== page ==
A SOHOer's Savior

Training Smart

I've found that the best way to train my assistant is to show her how I like a task done, watch her do it and give her feedback until she's pretty much got it down. If something is complicated, I invite her to jot down notes to help remind herself how to do it. If I'm not particular about how a task is done, I encourage my assistant to try it her way.

It's understandable that a new employee is nervous and likely to make mistakes, so I minimize criticism unless I'm afraid my lack of criticism will be perceived as endorsing something I disapprove of, like smoking in my house.

My natural tendency is to be particularly nice in the beginning to help build the relationship. I've found, however, that's risky. If later I'm not quite as friendly (for example, if I don't spend as much time chatting), the assistant might start to get disenchanted, feeling that, having gotten to know them, I like them less. So I try to interact in the beginning much as I will later.

Managing Smart

Open communication is key. After the first day, I'll ask my assistant to sit down with me-that lets her know I take this seriously-and ask, "Well, how was your day? Truthfully, what are you liking? Not liking?" I'll do that again in a week, again after a few weeks and then every few months, no matter how long she's been working for me.

Where possible, I try to give her nonroutine tasks and ask her opinion about things, so she feels valuable and so I can determine how much I can delegate to her.

If at all possible, I treat her more as a valued colleague than as an employee. Even though she may be doing my laundry, I treat her with the same respect I'd afford my physician. However, I don't make myself available as a friend. Her job is to save me time, not add one more name to the list of friends to whom I owe phone calls. I do, however, make clear that in an emergency, she can count on me 24 hours a days, seven days a week.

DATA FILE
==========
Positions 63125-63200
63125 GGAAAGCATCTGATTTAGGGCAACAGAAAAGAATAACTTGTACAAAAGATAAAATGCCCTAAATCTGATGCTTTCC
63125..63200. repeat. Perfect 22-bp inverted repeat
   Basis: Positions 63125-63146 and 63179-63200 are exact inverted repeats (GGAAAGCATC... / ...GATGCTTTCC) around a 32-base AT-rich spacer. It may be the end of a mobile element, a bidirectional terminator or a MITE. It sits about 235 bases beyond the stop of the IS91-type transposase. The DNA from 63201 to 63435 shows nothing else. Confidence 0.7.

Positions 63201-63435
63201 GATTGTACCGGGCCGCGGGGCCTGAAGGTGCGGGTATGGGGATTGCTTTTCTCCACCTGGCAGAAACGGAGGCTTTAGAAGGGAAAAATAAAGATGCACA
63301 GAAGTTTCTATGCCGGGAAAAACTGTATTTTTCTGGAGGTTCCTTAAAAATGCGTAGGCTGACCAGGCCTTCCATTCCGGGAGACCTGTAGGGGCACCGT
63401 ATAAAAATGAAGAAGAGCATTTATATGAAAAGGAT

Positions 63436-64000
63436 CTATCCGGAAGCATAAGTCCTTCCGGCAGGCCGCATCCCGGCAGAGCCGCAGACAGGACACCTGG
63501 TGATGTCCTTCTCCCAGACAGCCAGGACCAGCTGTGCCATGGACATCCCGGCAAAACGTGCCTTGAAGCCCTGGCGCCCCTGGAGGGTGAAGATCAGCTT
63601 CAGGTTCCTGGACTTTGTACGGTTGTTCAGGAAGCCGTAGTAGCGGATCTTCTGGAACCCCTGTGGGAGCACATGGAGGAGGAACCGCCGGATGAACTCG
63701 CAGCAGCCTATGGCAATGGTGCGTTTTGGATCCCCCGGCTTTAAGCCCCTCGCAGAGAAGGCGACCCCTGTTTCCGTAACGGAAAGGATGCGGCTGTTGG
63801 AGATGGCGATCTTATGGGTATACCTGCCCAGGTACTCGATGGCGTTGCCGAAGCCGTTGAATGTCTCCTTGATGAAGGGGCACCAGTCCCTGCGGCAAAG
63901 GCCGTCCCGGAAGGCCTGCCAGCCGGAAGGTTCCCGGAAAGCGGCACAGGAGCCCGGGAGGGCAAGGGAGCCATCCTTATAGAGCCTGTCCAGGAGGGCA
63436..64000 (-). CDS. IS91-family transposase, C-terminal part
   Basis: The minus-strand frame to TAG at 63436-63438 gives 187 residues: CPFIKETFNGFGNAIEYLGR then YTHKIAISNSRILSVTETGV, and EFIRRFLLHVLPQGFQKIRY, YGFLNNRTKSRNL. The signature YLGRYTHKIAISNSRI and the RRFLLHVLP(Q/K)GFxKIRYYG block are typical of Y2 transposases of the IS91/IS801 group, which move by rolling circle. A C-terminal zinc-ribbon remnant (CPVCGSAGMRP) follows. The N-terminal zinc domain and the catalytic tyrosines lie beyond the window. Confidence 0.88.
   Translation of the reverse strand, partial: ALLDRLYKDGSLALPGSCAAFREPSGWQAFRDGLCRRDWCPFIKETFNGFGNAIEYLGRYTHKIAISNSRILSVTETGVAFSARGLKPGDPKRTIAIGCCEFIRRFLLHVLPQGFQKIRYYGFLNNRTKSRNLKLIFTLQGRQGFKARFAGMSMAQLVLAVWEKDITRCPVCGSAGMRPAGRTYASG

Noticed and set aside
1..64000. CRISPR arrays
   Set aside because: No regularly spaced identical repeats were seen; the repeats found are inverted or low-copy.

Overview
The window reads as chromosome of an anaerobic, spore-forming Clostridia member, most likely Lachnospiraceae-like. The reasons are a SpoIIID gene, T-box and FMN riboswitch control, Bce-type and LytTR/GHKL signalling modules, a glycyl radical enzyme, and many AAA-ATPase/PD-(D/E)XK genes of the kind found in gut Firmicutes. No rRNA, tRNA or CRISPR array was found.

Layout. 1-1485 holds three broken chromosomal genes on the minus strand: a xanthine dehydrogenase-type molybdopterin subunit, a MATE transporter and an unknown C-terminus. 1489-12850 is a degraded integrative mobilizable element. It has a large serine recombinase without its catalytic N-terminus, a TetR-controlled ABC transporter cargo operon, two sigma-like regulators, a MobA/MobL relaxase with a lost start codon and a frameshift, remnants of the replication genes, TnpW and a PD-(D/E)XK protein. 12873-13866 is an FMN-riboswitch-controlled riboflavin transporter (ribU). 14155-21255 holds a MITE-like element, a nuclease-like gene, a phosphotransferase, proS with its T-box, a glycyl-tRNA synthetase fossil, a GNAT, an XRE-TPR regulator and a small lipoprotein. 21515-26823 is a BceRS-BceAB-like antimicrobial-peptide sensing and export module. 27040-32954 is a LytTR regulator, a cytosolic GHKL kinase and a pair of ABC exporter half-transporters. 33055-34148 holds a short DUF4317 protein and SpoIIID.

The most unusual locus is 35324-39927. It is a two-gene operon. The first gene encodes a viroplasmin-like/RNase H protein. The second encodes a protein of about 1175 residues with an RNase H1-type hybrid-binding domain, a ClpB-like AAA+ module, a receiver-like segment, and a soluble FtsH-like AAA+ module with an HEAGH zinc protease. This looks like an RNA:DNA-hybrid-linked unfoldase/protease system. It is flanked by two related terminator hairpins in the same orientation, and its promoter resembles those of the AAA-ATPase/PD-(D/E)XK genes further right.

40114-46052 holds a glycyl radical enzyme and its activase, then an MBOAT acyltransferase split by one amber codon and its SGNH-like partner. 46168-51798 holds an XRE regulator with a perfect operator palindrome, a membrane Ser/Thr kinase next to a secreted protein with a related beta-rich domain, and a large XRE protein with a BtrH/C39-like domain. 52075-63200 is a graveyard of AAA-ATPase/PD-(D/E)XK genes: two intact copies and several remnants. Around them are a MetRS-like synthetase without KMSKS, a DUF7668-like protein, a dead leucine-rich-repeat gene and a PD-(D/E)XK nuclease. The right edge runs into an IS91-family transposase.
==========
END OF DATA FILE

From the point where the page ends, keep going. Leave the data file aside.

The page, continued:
I give small raises every few months, asked for or not. It's a tangible sign of appreciation and reflects the truth that she's more valuable to me the longer she stays-after a few months, she knows everything necessary to work successfully for me.

Also, every few months and on special occasions, I take my assistant out to lunch. My assistants have really valued that. At that lunch, I focus primarily on them, their lives and their needs-not mine.

Despite the modest pay, the usually routine work, and that most of my assistants have been students, my personal assistants have stayed with me an average of two years. All but one (the one who stole those rose seeds) parted with me on excellent terms, and I've been grateful for their being an important part of my life.


Dr. Marty Nemko is a homebased career counselor, writer and speaker. His column appears on the front page of the employment section of the Sunday Los Angeles Times. He hosts Work with Marty Nemko on a NPR affiliate in San Francisco. His latest book is Cool Careers for Dummies.

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